A growing number of Massachusetts towns are opting in to commercial marijuana businesses, bucking a wave of bans and moratoriums.
African Americans in the city of Buffalo (population 257,000) are disproportionately arrested for low-level marijuana possession offenses, according to an analysis of arrest data by the advocacy group Partnership for the Public Good.
Researchers evaluated marijuana arrest data for Erie County, New York for the years 2012 to 2016. Countywide, blacks comprised 71 percent of all low-level marijuana offenders, despite comprising only 13.5 percent of the population. In the city of Buffalo, 86 percent of those arrested for minor marijuana possession violations were either African American (80 percent) or Hispanic (six percent). Blacks and Hispanic represent fewer than 50 percent of the city’s population.
“[T]he disparities in the number of marijuana possession arrests cannot be explained by a higher use among black or Hispanic people,” authors concluded. “Legalizing marijuana would reduce low-level drug arrests by ten percent, and help reduce racial disparities in overall arrest numbers.”
Recent analyses from other states, such as New Jersey, Pennsylvania, and Virginia, have similarly identified racial disparities in marijuana possession arrests. Nationwide, African Americans are approximately four times more likely than whites to be arrested for possessing marijuana, despite members of both ethnicities using the substance at similar rates.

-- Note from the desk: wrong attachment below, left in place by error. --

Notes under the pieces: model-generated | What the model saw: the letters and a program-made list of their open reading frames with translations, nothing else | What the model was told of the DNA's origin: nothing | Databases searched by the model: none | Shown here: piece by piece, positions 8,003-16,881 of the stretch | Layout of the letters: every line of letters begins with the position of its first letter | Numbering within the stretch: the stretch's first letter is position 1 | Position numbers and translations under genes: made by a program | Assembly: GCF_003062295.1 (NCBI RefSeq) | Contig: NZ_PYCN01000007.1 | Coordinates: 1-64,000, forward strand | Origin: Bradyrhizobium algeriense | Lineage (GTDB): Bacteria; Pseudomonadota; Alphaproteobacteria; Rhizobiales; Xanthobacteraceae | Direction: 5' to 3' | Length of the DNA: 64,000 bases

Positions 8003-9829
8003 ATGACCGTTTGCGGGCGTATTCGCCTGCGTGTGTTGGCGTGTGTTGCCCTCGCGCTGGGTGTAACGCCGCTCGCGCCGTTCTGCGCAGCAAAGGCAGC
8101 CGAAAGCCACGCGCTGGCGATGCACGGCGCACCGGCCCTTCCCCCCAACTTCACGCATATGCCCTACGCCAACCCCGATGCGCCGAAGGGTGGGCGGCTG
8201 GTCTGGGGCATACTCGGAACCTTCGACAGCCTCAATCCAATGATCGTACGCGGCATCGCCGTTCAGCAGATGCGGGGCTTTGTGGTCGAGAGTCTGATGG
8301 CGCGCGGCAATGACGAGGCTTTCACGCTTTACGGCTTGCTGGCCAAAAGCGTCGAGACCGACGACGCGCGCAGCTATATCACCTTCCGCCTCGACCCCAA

Full text of the report, “Advancing Racial Equity and Public Health: Smarter Marijuana Laws in Western New York,” appears online here.
LOS ANGELES — California has published the rules that will govern its legal marijuana economy in 2018, giving businesses and consumers a glimpse into the future.
But there are important steps before legal recreational sales kick off on Jan. 1, and even more uncertainties about how the marketplace will function. Warning: Don’t count on being able to stroll into your local dispensary on New Year’s Day to celebrate with a pot cookie or joint.
Why are the regulations important?
They form the framework of the new pot economy, estimated to be worth $7 billion. Can you make animal-shaped edibles? No. Transport pot in a drone? No. But retailers can be open from 6 a.m. to 10 p.m. It’s a dense stack of rules that includes fees for licensing (nearly $80,000 annually for a large grower), how pot will be traced from seed to sale and testing requirements to ensure customers get what they pay for.
Can I buy legal recreational cannabis on Jan. 1?
For most people, probably not. It will vary place to place, but many cities are not prepared. Even though the state regulations went out Thursday, the Bureau of Cannabis Control is still developing an online system for businesses to apply for operating licenses. California is working out technical bugs and hopes it will be ready in early December.
“There certainly will be licenses issued on Jan. 1,” said Alex Traverso of the Bureau of Cannabis Control.
But there’s a snag: To apply for a state license, a grower or seller first needs a local permit, and many cities are struggling to establish those rules, including Los Angeles and San Francisco, two of the biggest markets.
Read the rest of this story at TheCannabist.co
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